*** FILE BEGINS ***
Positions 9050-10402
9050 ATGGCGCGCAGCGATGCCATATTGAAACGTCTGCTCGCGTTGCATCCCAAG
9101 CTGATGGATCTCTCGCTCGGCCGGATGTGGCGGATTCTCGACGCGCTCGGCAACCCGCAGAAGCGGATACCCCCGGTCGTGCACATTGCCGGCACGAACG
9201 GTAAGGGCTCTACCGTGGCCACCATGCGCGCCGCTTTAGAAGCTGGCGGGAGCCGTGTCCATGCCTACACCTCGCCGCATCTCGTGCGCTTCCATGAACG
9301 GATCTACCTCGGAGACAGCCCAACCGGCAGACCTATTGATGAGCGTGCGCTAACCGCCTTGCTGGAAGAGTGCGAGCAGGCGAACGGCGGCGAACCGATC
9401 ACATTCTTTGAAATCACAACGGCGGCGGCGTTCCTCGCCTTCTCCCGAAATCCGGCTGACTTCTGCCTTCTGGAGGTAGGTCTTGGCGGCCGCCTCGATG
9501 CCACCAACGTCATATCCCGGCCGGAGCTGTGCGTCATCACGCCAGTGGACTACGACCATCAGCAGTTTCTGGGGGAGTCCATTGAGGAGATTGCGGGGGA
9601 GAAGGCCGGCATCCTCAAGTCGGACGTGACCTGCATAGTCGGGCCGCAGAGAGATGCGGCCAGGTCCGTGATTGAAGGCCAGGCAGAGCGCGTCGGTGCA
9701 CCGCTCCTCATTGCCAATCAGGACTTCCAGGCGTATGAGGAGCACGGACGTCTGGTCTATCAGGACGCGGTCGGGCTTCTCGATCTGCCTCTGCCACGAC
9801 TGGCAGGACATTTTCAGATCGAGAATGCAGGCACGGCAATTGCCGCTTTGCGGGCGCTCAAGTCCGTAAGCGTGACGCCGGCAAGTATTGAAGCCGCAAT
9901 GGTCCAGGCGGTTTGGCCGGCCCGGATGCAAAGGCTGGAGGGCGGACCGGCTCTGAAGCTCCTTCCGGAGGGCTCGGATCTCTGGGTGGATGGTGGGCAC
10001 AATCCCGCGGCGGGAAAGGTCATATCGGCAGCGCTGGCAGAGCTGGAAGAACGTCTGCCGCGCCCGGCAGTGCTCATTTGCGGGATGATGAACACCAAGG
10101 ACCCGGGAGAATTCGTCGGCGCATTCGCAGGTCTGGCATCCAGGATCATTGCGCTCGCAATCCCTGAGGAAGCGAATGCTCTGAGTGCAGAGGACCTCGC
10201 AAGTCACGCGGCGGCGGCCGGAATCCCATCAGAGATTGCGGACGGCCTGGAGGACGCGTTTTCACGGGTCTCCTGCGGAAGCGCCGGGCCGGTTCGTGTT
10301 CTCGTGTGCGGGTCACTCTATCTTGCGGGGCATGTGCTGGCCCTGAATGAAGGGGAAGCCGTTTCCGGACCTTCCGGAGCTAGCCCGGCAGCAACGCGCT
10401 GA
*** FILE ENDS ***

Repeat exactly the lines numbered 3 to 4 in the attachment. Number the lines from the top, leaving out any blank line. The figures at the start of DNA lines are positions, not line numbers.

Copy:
9101 CTGATGGATCTCTCGCTCGGCCGGATGTGGCGGATTCTCGACGCGCTCGGCAACCCGCAGAAGCGGATACCCCCGGTCGTGCACATTGCCGGCACGAACG
9201 GTAAGGGCTCTACCGTGGCCACCATGCGCGCCGCTTTAGAAGCTGGCGGGAGCCGTGTCCATGCCTACACCTCGCCGCATCTCGTGCGCTTCCATGAACG